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Unread 05-28-2009, 01:27 PM   #1
chipreibel
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Advice for LARGE retail space

Greetings, all. I am in the process of opening a retail store in SoCal and want to install 18" x 18" porcelain tile (according to what I have learned, porcelain is better/stronger than ceramic).

Here is the kicker - the retail space is approx 2,200 sqft (the main retail area is about 80' x 21') and is on a raised foundation. I am unsure of the joist/subfloor thickness (will need to "find" a hole or trapdoor to investigate further). I found the "Deflecto" utility - will definitely use it as a reference.

I have laid tile before (onto concrete) but never onto a subfloor. As such, I have a few "newbie" questions (relating to the subfloor) before I go too much further. (Please keep in mind that I do not own the space, I am only leasing it for 5 years. The floor needs to hold-up but I don't need to go overboard.)

1) There is currently a laminate floor in the space (12" tiles). Can I install the cement board directly on top of the laminate?

2) I think that it would be best to stagger the cement board so that they are not in a grid pattern (picture a typical staggered subway tile installation). Does this sound right?

3) Does the cement board need to be screwed into the joists (my assumption is "yes" but I wanted to be sure)?

4) Do I need any material between the existing floor and the cement board (thinset, for an example)?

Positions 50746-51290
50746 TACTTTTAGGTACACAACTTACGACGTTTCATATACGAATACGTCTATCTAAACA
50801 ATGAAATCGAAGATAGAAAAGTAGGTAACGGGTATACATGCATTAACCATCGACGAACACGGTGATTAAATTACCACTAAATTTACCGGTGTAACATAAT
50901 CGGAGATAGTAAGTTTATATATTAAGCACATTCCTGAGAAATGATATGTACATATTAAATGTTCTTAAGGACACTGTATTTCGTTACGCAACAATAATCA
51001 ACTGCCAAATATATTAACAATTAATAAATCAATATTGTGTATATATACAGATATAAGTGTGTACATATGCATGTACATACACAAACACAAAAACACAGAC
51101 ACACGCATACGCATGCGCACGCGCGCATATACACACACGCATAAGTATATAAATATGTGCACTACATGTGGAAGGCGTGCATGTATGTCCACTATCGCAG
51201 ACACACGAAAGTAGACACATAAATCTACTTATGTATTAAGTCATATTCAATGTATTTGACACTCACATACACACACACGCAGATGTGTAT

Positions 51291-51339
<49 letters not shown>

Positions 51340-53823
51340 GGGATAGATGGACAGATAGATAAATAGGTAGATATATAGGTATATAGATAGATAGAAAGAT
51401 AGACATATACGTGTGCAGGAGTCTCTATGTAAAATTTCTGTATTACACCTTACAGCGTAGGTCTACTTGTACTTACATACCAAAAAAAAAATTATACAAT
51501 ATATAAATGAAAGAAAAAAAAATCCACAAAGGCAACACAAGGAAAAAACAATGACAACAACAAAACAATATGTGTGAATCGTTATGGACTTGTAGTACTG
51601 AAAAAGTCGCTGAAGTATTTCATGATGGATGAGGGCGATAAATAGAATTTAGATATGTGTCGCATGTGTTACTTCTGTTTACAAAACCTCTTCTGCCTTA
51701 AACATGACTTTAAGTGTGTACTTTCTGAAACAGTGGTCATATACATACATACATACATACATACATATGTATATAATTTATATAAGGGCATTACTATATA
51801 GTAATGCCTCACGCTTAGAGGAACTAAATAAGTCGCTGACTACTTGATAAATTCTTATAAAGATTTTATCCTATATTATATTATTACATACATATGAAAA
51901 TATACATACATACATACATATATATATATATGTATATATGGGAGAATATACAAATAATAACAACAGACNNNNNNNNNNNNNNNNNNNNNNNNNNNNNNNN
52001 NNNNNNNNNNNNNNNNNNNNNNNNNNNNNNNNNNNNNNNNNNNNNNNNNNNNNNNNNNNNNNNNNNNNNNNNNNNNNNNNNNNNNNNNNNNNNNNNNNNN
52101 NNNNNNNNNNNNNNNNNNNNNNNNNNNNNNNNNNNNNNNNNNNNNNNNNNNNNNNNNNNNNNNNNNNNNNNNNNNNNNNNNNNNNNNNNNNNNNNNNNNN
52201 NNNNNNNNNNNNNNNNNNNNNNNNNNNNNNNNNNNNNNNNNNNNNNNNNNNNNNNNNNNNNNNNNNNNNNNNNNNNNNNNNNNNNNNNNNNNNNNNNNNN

5) Do I need to tape/prepare the seams between the cement board panels prior to setting the tiles?

6) What is the recommended sub-floor thickness? For an example, if the space currently has 3/4" plywood, is this sufficient? Would I need to increase the subfloor thickness (using additional staggered layers of plywood) before laying the cement board?

7) What thickness of cement board do I need?

8) What is the most "cost-effective" version/brand of cement board? (I intentionally did not use the word, "cheap" as I am not looking to cut corners, but remember - I do not own the space.)

Thank you in advance!
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Unread 05-28-2009, 01:38 PM   #2
bbcamp
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Hi, Chip!

1) No. Remove the laminate and evaluate what's under it.

2) Stagger the backerboard joints so that no 4 come together at one spot.

3) No, avoid driving your fasteners into the joists.

4) Thinset. Read the backerboard installation instructions. Follow them.

5) You can tape and mud the joints as you tile. Don't forget, though. Not taping is the second leading cause of tile failures over backerboard underlayment. First being skipping the thinset under the board.

6) Most underlayment manufacturers say 5/8" plywood or OSB is sufficient. We say that you are not likely to find a 5/8" subfloor that has not been compromised in some way. 3/4" thick is OK, adding another layer is good. Just remember the minimum thickness for the second layer is 3/8", and it must be an exterior rated plywood or OSB.

7) 1/4" is for floors.

8) Normally, Versabond is what I recommend for the average homeowner's projects. Not seeing your situation, I can't say that you need something better. Let's see what you find as you start your demo.
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Unread 05-28-2009, 01:57 PM   #3
Trask
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In addition I would investigate Scluter Ditra..It would not only cut your labor down (at least by half) But in my opinion it will hold up far better..especially in a commercial setting.

Check your floor structure first.